I have purchased the NEW GL-MT3000 Wi-Fi 6 router and when I try to connect it by wireless to my ASUS RT-AX86S 5Ghz network it cannot see the SSID?
The ASUS RT-AX86S is Wi-Fi 6 enabled like the MT3000 should be.
I’ve tried everything! It can successfully find the 2.4Ghz SSID on this same router but not the 5Ghz SSID?
I’ve even tried to add the SSID manually and still no go.
If I enable the 5Ghz SSID on my old ISP’s TalkTalk router the MT3000 finds that just fine - but NOT the AX86S 5Ghz SSID?
I previously had experience with the GL-SFT1200 and connecting to the ASUS 5Ghz network was easy and instant. Also the GL-SFT1200 had and option to connect a wireless uplink to my router while in router mode which you can’t seem to do with the MT3000?
Before the firmware upgrade this problem was evident - when I plugged the WAN port into my Router then firmware updated to the latest - I was hopeful - but the same problem, cannot detect my ASUS 5Ghz network?
Why specifically the ASUS when it can find my old routers 5Ghz SSID just fine?
And as you know it can find the ASUS 2.4Ghz fine too? Why exclusively an issue with ASUS 5Ghz SSID?
OK panic over - my ASUS router was running on channel 100 which is a DFS channel - I took the option off the ASUS so as to not use DFS channels, and then the GL_MT3000 could see the SSID and connected fine.
Thanks - is there anyway to make WDS quicker at connecting to the ASUS Router after I reboot the GL-MT3000? After a reboot the connection takes a long while to establish itself once again.
From what I have looked up online, WDS is not an 802.11 standard so each manufacture may implement this connection slightly differently - so finding a way to make this quicker on startup would be useful.
Any tips? I’m looking to get a transparent bridge between the two of them.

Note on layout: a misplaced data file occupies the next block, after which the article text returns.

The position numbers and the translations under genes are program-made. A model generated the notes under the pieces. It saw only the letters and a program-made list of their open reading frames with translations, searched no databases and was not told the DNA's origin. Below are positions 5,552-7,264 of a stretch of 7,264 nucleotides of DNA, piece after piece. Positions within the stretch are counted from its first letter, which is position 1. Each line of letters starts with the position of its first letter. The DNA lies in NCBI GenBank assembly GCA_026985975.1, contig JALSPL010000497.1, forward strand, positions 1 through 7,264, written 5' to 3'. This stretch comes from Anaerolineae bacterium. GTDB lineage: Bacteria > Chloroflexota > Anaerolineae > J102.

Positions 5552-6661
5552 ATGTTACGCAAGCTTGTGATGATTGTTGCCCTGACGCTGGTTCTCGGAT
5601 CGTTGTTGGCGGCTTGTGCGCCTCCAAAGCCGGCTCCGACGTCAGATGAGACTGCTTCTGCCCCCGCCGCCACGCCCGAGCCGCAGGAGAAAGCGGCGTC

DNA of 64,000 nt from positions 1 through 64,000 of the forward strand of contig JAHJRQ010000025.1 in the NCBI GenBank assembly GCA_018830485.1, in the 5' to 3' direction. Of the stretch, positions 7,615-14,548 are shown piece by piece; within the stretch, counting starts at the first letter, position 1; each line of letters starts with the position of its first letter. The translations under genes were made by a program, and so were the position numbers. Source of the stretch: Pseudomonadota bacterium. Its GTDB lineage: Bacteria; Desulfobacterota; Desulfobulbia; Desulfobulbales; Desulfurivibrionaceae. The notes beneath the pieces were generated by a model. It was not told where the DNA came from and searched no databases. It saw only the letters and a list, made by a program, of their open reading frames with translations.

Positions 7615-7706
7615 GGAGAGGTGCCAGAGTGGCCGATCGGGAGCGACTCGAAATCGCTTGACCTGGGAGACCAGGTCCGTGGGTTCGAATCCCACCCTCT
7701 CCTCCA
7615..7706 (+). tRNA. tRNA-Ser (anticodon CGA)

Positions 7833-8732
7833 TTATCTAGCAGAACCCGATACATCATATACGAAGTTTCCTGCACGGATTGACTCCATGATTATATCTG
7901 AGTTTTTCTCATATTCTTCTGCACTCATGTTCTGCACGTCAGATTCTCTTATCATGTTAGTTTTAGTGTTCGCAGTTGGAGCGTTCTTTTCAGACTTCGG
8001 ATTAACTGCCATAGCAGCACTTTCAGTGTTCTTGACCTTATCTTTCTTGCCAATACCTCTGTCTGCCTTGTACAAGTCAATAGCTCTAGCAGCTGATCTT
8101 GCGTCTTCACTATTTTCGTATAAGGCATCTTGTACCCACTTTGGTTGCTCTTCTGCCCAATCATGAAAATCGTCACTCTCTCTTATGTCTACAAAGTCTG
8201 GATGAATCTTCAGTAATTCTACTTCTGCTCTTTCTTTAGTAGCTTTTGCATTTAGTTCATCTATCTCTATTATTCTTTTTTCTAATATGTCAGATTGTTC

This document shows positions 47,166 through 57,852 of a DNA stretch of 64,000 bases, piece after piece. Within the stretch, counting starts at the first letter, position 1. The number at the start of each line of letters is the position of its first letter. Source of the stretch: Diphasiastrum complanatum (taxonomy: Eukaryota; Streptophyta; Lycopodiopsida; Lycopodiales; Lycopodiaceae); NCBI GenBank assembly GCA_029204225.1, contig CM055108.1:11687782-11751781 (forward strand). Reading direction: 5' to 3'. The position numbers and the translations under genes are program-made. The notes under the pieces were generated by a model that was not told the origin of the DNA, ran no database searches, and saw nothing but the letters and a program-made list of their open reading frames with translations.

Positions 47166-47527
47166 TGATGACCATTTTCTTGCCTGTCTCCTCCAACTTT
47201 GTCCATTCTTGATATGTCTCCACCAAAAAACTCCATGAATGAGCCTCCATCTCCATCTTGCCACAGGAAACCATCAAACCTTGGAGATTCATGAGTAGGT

OK as long as this gives the me equivalent of a transparent bridge. If extending I don’t want to have the wireless signal emitting out from the GL-MT3000, I assume that’s possible.
I guess the WDS mode is for connecting like-for-like units, otherwise why would it be there in the first place?
Oh and take a look at how the ASUS is connected to my single GL-MT3000, you can see the 5G connection icon on address 192.168.50.9, and the Ethernet Cable connection icon (which isn’t actually a physical connection so this must be the WDS Bridge) with IP address 192.168.50.58. See image below…
Out of interest - both the GL-MT3000 and ASUS support Wi-Fi 6, whereabouts in the system can I confirm that Wi-Fi 6 is engaged in making a connection to a Client, or of course the uplink to the ASUS - confirmation would be great.
You can confirm the link speed on the Asus – at least if you are running Merlin, which you should – on Network Map|Client List.
But I think you have some confusion, or maybe I do. In router mode, the repeater is a way of having the Beryl’s WAN connection be the radio connecting to the Asus wirelessly, and then running its own wireless LAN. That is a routed connection, not a bridge. If you want a bridge, then you would go at this with the extender, which repeats the Asus network wirelessly and to the LAN port of the Beryl.
Not sure, actually, how you turn this into a pure client bridge, where the Asus network isn’t wirelessly repeated but the LAN connection is made, what Asus calls a media bridge.
I am running Merlin - and I can confirm the link speed like you say - but I can’t confirm that it’s connected by way of Wi-Fi 6 because you can still get good link speeds over Wi-Fi 5 5Ghz (if I look on a Google Pixel or Samsung mobile phone there’s a little indicator showing the 6 making it simple).
My setup as it stands now is exactly this: ISP router – wired – ASUS RT-AX86S in router mode – wireless bridged – ASUS RT-AC86U – wired to Media Player downstairs.
The Wi-Fi is disabled on the ISP router - enabled on the RT-AX86S because of course it’s better.
Now the ASUS to ASUS bridge is perfect, no issues (I don’t use or need AiMesh), I guess because they are made for each other. However, I am hoping to displace the RT-AC86U with the Beryl, and then of course sell on the displaced ASUS (I don’t want too much kit lying around).
I returned one of these on the hope that the Beryl would take on the bridge role - the VONET did a perfect job connecting to the ASUS in this manner with consummate “ease”. However I hated those blinding LED lights in an otherwise perfect package.
I think I am going to have to setup the Bridge mode using the ASUS configuration rather than relying on the Beryl - according to online research I must set the target router (the Beryl) in AP mode and disable DHCP.
Technically speaking can the GL-MT3000 run from a USB socket with only 1 amp (my Media Player has this and I was thinking about drawing the power from there)? Perhaps it can but with limitations because I know your power supply is configured for 3 amps.